I told him I would take his advice, when I came to any port where I could find a ship for my turn, or get any customer to buy this. He replied, I should Vol. II, T
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meet with customers enough for the ship at Nanquin, and that a Chinese junk would serve me very well to go back again, and that he would procure me people both to buy one, and sell the other.
Well, but, Seignior, says I, as you say they know the ship so well, I may, perhaps, if I follow your measures, bę instrumental to bring some honest innocent men into a terrible broil, and, perhaps, be murdered in cold blood; for wherever they find the ship they will prove the guilt upon the men, by proving this was the ship; and so innocent men may probably be, overpowered and murdered. Why, said the old man, I'll find out a way to prevent that also; for as I know all those con:manders you speak of very well, and shall see them all as they pass by, I will be fure to set them to rights in the thing, and let them know that they had been so much in the wrong; that though the people who were on board at first might run away with the ship, yet it was not true that they had turned pirates; and that in particular those were not the men that first went off with the ship, but innocently bought her for their trade : and I am perfuaded they will so far believe me, as, at least, to act more cautiously for the time to come. Well, said I, and will you deliver one message to them from me ? Yes, I will, says he, if you will give it under your hand, in writing, that I may be able to prove it came from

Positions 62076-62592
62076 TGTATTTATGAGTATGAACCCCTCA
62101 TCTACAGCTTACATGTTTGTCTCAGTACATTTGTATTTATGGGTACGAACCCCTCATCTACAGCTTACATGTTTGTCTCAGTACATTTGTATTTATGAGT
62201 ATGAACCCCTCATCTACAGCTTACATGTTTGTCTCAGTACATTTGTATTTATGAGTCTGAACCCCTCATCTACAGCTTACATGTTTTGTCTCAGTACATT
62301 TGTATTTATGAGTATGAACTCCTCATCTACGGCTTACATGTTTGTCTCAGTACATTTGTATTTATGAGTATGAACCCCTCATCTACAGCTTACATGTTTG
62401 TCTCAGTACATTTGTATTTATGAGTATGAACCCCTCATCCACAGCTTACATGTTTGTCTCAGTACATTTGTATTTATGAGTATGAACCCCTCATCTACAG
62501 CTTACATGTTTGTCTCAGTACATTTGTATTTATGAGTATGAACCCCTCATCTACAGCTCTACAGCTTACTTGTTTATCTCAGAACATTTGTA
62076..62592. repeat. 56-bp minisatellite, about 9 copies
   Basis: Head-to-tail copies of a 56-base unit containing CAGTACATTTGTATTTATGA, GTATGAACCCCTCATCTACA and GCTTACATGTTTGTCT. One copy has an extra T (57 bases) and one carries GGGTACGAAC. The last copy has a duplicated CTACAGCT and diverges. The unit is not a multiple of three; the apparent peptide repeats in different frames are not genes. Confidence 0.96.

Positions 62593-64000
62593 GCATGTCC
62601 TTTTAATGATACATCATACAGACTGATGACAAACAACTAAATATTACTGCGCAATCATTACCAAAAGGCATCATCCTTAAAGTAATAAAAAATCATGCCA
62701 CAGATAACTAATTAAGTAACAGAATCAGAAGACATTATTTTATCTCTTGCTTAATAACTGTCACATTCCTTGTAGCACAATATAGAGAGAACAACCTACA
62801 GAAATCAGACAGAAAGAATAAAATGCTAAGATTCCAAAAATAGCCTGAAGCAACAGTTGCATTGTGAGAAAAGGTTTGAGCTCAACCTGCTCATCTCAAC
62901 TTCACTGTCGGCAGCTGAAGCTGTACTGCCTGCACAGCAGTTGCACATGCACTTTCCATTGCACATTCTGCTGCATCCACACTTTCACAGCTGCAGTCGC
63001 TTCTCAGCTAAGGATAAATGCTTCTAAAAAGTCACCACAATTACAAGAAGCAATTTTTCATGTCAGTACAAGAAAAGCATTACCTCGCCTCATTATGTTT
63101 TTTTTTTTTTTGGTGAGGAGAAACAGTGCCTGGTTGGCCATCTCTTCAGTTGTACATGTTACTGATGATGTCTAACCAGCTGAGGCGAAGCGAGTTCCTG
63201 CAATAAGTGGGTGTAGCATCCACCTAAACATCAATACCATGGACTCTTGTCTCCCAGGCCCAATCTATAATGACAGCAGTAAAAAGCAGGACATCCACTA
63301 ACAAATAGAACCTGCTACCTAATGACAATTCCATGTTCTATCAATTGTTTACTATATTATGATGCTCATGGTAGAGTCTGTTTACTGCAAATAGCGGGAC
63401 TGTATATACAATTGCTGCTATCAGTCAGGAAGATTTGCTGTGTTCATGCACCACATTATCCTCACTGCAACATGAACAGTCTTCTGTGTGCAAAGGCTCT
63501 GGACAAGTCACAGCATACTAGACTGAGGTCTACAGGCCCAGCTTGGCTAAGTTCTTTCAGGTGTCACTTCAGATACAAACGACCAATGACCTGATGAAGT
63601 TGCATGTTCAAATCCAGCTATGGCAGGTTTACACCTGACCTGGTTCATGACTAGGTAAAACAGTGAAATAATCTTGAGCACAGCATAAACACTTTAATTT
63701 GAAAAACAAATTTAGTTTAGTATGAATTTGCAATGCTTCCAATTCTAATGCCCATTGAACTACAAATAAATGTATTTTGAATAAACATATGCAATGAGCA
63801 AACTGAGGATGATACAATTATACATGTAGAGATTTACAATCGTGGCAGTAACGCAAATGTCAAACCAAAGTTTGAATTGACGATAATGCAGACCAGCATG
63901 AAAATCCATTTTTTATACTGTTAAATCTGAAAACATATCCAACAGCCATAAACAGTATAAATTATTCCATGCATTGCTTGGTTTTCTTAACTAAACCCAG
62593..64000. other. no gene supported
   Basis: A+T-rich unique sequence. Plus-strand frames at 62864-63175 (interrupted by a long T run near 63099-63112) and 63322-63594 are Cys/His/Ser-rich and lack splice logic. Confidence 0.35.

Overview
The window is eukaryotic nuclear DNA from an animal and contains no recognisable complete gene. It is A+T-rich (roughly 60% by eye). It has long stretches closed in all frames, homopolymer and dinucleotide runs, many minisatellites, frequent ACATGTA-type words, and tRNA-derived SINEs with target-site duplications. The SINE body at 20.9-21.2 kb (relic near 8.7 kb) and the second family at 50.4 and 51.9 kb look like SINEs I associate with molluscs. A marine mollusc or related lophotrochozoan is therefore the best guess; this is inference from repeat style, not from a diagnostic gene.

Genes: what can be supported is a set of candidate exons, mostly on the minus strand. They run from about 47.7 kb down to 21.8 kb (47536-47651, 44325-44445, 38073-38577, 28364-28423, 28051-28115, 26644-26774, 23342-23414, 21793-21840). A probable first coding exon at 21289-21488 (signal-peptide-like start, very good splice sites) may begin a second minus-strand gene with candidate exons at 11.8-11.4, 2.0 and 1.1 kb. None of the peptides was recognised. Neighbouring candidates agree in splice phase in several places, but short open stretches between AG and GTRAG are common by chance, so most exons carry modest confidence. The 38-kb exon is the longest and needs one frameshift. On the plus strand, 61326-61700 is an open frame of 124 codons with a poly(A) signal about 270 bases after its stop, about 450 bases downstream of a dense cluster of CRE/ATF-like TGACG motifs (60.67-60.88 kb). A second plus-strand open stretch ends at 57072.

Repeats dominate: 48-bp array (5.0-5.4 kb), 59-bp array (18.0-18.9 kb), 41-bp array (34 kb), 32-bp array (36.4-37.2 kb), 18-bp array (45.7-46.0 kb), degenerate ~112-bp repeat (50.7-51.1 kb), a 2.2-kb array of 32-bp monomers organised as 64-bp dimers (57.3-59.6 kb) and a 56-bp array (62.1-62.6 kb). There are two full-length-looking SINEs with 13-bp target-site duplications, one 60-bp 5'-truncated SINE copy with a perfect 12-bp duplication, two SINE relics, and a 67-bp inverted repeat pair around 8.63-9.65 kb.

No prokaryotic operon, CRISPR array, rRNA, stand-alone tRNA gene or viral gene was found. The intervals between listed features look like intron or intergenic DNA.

you, and not out of my own head. I answered, that I would readily give it him under my hand. So I took a pen and ink, and paper, and wrote at large the story of affaulting me with the long-boats, &c. the pretended reason of it, and the unjust cruel design of it ; and concluded to the commanders, that they